1. Phasic Development Theory: The theory was proposed by Lysenko in 1934. According to this theory-
- The growth (increase in size) and development (i. e., the progressive change in the characteristic of the new organs) are two distinct phenomena.
- The process of the development of an annual seed plant consists of a series of phases that must occur in some predetermined sequence.
- Commencement of any of these phases will take place only when the preceding phase has been completed.
- Vernalization accelerates the thermophase i. e., that phase of development that is dependent upon temperature. After this, the protophase (light-dependent phase) starts.
Vernalization of the winter wheat accelerates the first thermophase so that there is an early swing from vegetative to the reproductive phase or flowering.
2. Hormonal Theory: It has already been described that vernalization probably involves the formation of a floral hormone called vernalin. Based on this fact, many hypothetical schemes have been proposed by different workers from time to time.
Purvis, 1961 proposed a hypothetical scheme to describe the mechanism of flowering in cereals.
According to this scheme, the compound A is converted into B by cold treatment. The compound B can also be formed under normal temperature conditions. If high temperature is given the compound B changes to E which is probably a leaf forming substance. The reactions B to C to D remain under photoperiodic control. Here, D represents the flowering hormone whereas C is an intermediate. In vernalization winter rye or spring rye, under continuous light ( i. e., long days) B changes to C slowly and C into D rather quickly. When a sufficient amount of D is formed, flowering occurs. Under short days the reaction C to D is checked and the B changes to E. Hence no flowering takes place.
Factors affecting Vernalization
1. Temperature: Most suitable temperature for vernalizing the plants ranges between 1-6°C. The effectiveness of the low-temperature treatment decreases from 0°C to -4°C. Low temperature at about -6°C is completely ineffective. Similarly, at higher temperatures from 7°C onwards the response of the plants is decreased. Temperatures about 12-14°C are almost ineffective in in vernalizing the plants.
Note: The effect of vernalization become erased at -6°C. Because, below freezing point, cell division becomes unlikely/gets arrested (as ice crystals within the tissue are formed). The microscopic investigation has also failed to reveal it.
2. Duration of being exposed: Besides an appropriate low temperature, a suitable duration of this cold treatment is essential for vernalization. Depending upon the degree of temperature and in different species, this period may vary, but usually, the duration of the chilling treatment is about one and a half months or more.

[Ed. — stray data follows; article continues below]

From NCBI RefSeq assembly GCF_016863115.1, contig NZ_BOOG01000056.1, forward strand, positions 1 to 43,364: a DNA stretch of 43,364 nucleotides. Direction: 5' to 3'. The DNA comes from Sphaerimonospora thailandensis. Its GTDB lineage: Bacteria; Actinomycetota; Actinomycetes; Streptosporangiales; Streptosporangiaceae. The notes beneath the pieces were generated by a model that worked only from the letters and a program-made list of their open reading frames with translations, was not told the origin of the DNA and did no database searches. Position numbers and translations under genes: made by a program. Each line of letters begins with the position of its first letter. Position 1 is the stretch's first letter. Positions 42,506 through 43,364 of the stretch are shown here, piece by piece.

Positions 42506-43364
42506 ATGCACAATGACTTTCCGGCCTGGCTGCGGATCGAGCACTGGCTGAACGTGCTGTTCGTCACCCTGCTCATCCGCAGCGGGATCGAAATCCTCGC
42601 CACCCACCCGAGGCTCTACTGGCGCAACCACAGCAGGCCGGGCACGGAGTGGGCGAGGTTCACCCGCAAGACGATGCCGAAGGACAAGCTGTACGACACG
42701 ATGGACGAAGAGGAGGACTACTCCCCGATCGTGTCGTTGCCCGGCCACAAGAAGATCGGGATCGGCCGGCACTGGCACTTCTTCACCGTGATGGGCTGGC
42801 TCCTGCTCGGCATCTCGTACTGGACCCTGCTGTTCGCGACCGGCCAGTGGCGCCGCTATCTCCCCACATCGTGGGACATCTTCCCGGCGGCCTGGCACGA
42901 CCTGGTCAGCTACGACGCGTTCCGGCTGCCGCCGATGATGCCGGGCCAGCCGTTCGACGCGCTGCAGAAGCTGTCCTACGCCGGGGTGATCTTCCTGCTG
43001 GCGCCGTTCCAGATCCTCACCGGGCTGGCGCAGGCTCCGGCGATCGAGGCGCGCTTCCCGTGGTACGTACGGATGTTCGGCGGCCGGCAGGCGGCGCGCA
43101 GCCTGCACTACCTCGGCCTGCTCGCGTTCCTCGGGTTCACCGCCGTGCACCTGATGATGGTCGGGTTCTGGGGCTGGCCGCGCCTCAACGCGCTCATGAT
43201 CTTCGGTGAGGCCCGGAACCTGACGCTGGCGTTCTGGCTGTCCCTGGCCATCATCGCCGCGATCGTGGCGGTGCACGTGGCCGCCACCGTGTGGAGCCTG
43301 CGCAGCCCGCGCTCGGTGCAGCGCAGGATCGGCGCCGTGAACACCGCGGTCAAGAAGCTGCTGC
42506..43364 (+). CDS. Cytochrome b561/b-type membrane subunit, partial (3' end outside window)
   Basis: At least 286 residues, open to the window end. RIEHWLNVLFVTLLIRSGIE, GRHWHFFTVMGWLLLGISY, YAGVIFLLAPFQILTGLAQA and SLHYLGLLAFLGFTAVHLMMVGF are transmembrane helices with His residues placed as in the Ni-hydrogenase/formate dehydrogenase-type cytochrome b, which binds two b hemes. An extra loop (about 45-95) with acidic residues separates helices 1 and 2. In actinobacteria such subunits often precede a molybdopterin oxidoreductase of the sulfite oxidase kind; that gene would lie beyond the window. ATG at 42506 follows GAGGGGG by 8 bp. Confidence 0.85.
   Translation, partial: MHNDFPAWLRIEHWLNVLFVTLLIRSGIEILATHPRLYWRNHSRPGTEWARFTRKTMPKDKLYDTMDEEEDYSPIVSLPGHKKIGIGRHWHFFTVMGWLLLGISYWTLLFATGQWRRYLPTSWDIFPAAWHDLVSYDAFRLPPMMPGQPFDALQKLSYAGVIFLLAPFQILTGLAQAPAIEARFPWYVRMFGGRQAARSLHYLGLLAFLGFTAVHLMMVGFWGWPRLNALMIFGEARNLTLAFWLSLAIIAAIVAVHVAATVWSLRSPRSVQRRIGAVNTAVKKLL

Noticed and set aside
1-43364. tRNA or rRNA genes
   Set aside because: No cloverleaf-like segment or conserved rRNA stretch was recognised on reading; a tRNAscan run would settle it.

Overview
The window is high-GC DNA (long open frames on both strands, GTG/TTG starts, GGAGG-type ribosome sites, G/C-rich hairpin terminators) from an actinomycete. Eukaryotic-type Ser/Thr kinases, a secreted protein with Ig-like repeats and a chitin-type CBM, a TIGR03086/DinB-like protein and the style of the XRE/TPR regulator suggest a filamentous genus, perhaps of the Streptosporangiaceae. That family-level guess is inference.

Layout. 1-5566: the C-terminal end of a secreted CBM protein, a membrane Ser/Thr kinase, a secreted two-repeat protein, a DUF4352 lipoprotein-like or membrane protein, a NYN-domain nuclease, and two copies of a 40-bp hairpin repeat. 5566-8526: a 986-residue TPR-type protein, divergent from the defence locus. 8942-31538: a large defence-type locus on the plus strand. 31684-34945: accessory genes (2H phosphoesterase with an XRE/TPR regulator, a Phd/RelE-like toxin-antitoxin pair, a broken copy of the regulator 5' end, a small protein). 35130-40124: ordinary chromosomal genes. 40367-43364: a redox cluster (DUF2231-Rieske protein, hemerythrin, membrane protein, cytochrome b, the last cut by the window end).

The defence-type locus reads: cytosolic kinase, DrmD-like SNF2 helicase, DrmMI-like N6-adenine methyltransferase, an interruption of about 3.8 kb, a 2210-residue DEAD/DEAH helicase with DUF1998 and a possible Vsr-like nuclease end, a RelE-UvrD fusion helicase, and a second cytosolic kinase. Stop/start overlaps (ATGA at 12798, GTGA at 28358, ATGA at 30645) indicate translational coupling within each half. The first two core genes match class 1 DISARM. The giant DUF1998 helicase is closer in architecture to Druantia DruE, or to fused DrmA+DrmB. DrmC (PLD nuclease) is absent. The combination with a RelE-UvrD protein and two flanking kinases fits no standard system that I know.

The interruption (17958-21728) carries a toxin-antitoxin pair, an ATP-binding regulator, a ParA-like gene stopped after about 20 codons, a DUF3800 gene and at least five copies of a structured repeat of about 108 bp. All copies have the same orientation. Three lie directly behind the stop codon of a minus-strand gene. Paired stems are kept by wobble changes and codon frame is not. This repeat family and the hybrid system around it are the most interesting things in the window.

3. Age of the plant: The age of the plant is an important factor in determining the responsiveness of the plant to the cold stimulus and it differs in different species. For example, in cereals like the winter wheat, the vernalization is effective only if the germinating seeds have received cold temperature treatment for sufficient time, while in case of the biennial variety of henbane (Hyoscyamus niger) the plants will respond to the cold temperature treatment only if they are in the rosette stage and have completed at least 10 days of growth.
4. Water: Sufficient amount of water is also essential for vernalization. Vernalization of the dry seeds is not possible.
5. Oxygen: The vernalization is an aerobic process and requires metabolic energy. In absence of oxygen, the cold treatment becomes completely ineffective.
To erase the effect of vernalization, a reverse process is applied which is known as devernalization.
So, the reversal of the effect of vernalization is called devernalization. In other words, the positive effect of the low-temperature treatment on the vernalization of the plants can be counteracted by subsequent high-temperature treatment. This is called devernalization.
The reversal may be accomplished by drying the vernalized grains and storing them under dry conditions for several weeks. Grains of Petkus winter rye retain the vernalized condition for 6 weeks, but by 8 weeks they are almost completely devernalized. However, the most effective devernalizing factor is high temperature. If vernalized seeds are given high-temperature treatment, the effect of vernalization disappears. The wheat and henbane grains can be vernalized if they are kept at 35°C. But devernalization has to be done after a brief vernalization period. Because an increase in the duration of the vernalization treatment causes an increase in the stability of the plant toward high-temperature reversal. For example, if the vernalized henbane is allowed a period of 3 to 4 days at 20°C, devernalization is not possible. After nullifying the effects of high temperature, revernalization is again possible by cold treatments in many plants.
The practical utility of Vernalization
1. Vernalization shortens the vegetative period of the plants.
2. It increases the cold resistance of the plants.
3. It also helps certain crop plants to escape the harmful effects of severe winter in colder counties like Russia, thus improving crop production.
4. Increases the resistance of plants to fungal diseases.
- Fundamentals of Plant Physiology by Dr V. K. Jain
- Vernalization from Wikipedia